REPORT AND RECOMMENDATION
LANDYA McCAFFERTY, Magistrate Judge.
Dennis Lee filed this purported class action (doc. no. 1) against the State of New Hampshire. Because Lee is proceeding pro se and in forma pauperis, the matter is before the court for preliminary review to determine, among other things, whether the complaint states a claim upon which relief can be granted. See 28 U.S.C. § 1915(e)(2); LR 4.3(d)(1)(B). Also before the court for consideration is Lee's "Motion for Class Action Status" (doc. no. 3).
I. Class Action
Lee seeks leave to file this suit as a class action on behalf of all of the citizens of New Hampshire. See Mot. for Class Action Status (doc. no. 3). As a pro se plaintiff, however, Lee cannot represent a class of plaintiffs. See 28 U.S.C. § 1654; LR 83.2(d). Accordingly, Lee's motion (doc. no. 3) should be denied.
II. Preliminary Review
Pursuant to 28 U.S.C. § 1915(e)(2) and LR 4.3(d)(1)(B), the magistrate judge conducts a preliminary review of pro se in forma pauperis complaints before defendants have an opportunity to respond to the claims. The magistrate judge may direct service of the complaint, or, as appropriate, recommend to the district judge that one or more claims be dismissed if, among other things, the complaint fails to state a claim upon which relief may be granted. See 28 U.S.C. § 1915(e)(2); LR 4.3(d)(1)(B).
In determining whether a pro se complaint states a claim, the court must construe the complaint liberally. See Erickson v. Pardus , 551 U.S. 89, 94 (2007) (per curiam). To survive preliminary review, the complaint must contain "sufficient factual matter, accepted as true, to state a claim to relief that is plausible on its face.'" See Ashcroft v. Iqbal , 556 U.S. 662, 678 (2009) (quoting Bell Atl. Corp. v. Twombly , 550 U.S. 544, 570 (2007)). To determine plausibility, the court treats as true all well-pleaded factual allegations, and construes all reasonable inferences drawn therefrom in the plaintiff's favor. See Ocasio-Hernández v. Fortuño-Burset , 640 F.3d 1, 12 (1st Cir. 2011).
Generously construing the complaint and its attachments, the court infers that: (1) Lee was convicted of a class B misdemeanor in Circuit Court in Hillsborough County; and (2) the state court imposed a fine as a penalty for Lee's conviction. Lee does not state the amount he was fined, but does state that it was more than he can afford to pay.
Lee appears to be challenging the constitutionality of the New Hampshire statutory scheme that allows people to be convicted of Class B misdemeanors without a jury trial. See N.H. Rev. Stat. Ann. ("RSA") §§ 592-A:2-b; 652:9, IV(b); 651:2, IV(a). Lee's claim arises, if at all, under the Fourteenth Amendment, which guarantees to state criminal defendants the right to a jury trial where, under the Sixth Amendment, a federal criminal defendant would be entitled to a jury trial in a federal criminal prosecution. See Burch v. Louisiana , 441 U.S. 130, 134 (1979). "It is well established that the Sixth Amendment, like the common law, reserves this jury trial right for prosecutions of serious offenses, and that there is a category of petty crimes or offenses which is not subject to the Sixth Amendment jury trial provision.'" Lewis v. United States , 518 U.S. 322, 325 (1996) (quoting Duncan v. Louisiana , 391 U.S. 145, 159 (1988)).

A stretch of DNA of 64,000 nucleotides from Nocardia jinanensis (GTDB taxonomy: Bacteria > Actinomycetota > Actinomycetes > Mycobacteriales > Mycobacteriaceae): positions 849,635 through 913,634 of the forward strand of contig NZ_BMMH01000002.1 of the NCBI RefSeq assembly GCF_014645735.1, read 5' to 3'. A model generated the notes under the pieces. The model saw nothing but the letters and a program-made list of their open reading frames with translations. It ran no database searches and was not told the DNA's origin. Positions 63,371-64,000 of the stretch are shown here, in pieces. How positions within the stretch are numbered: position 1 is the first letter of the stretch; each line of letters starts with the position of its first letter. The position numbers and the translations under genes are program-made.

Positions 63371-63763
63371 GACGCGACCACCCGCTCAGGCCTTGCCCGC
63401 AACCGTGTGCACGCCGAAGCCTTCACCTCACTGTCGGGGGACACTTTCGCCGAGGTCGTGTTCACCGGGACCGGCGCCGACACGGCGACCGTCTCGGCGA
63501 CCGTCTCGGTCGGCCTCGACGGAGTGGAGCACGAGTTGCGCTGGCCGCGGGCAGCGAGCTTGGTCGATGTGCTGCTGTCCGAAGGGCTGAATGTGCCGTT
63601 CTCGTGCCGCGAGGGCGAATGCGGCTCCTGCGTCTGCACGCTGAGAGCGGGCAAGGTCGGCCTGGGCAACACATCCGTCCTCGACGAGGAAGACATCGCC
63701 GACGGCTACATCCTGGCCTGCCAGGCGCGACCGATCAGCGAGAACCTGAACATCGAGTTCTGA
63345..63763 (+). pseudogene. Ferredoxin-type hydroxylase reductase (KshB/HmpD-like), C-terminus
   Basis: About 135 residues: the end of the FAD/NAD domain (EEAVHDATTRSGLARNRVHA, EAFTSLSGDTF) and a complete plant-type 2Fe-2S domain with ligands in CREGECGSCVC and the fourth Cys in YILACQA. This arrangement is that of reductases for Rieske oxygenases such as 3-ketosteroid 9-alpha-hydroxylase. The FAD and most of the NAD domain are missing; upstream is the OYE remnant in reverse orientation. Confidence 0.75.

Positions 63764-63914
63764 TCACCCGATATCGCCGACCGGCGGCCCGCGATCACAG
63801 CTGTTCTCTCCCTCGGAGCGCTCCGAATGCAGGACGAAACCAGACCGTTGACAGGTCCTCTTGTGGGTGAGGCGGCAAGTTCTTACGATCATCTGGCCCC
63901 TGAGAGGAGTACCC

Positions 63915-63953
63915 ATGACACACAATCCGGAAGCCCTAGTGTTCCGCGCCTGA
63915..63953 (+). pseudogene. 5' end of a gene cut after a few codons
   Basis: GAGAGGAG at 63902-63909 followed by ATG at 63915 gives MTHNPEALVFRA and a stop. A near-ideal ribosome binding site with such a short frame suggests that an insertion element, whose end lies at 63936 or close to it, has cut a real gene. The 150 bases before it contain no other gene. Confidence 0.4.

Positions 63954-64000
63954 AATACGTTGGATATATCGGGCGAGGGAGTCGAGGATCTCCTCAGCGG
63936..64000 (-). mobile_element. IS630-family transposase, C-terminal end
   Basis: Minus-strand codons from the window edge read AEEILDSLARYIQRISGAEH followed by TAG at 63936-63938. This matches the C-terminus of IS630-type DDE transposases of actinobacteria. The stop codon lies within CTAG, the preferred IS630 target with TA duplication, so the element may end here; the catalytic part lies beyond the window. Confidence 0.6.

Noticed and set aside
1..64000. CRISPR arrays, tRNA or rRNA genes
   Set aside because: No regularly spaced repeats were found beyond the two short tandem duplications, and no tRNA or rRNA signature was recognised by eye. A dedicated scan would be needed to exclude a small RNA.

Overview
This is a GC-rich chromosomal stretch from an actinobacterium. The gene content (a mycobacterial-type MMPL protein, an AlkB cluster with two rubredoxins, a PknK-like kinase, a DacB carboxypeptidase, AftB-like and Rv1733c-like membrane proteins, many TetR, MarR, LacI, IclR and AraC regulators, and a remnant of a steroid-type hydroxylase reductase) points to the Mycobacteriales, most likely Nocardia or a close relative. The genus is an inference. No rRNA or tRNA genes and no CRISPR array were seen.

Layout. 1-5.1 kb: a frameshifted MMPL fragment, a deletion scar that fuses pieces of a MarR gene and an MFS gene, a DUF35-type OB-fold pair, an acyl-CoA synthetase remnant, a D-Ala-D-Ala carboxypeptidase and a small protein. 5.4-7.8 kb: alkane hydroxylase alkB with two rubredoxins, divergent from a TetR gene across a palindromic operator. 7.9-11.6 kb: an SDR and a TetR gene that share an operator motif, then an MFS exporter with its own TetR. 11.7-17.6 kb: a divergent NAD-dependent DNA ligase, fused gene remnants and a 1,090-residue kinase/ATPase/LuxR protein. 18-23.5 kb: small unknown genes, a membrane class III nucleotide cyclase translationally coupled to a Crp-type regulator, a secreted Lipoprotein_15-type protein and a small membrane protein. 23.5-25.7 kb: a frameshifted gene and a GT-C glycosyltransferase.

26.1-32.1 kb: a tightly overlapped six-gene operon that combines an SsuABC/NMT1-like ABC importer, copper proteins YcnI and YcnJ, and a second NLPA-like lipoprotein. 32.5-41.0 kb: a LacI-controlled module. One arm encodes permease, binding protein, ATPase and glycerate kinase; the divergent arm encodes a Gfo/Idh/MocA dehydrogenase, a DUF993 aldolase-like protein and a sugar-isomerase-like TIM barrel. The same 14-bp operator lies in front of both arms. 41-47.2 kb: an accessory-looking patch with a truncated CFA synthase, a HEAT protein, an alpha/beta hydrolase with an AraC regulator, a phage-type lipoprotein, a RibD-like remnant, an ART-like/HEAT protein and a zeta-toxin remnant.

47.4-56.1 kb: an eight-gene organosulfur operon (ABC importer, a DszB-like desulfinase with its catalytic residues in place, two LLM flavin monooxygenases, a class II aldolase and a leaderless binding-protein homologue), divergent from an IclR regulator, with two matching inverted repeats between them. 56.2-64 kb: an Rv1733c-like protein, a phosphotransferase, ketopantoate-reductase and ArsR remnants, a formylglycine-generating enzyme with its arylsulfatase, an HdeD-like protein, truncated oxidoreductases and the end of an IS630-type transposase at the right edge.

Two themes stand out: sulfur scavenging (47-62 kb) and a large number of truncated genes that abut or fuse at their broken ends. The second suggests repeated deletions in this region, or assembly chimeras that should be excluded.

"To determine whether an offense is petty, we consider the maximum penalty attached to the offense." Id. at 326. When a charge carries a penalty of six months or less of incarceration, "[a] defendant is entitled to a jury trial... only if he can demonstrate that any additional statutory penalties, viewed in conjunction with the maximum authorized period of incarceration, are so severe that they clearly reflect a legislative determination that the offense in question is a serious' one." Blanton v. City of North Las Vegas , 489 U.S. 538, 543 (1989) (declining to find "that an offense carrying a maximum prison term of six months or less automatically qualifies as a petty offense"). The court does not look to the burden a penalty imposes on a particular defendant to determine the seriousness of the penalty, but instead looks to the maximum penalty as established by the legislature to determine whether the legislature intended to designate the offense as serious. See Lewis , 518 U.S. at 325; see also State v. Bilc , 158 N.H. 651, 654, 972 A.2d 1029, 1032 (2009) ("the severity of the penalty authorized, not the one actually imposed, is the relevant measure" of whether a crime is serious enough to require a jury trial under the Sixth Amendment (citing Duncan v. Louisiana , 391 U.S. 145, 160 (1968))).
Under New Hampshire law, the maximum penalty for a Class B misdemeanor is a $1, 200.00 fine, without the possibility of probation or incarceration. See RSA § 651:2, III & IV(a); see also RSA § 625:9, IV(b). Aside from his own inability to pay his fine, Lee offers no basis for this court to find that he was subjected to a penalty crossing the threshold of a "serious" offense that would trigger Lee's federal constitutional right to a jury trial, or that the state statutory scheme is otherwise invalid. Because Lee ...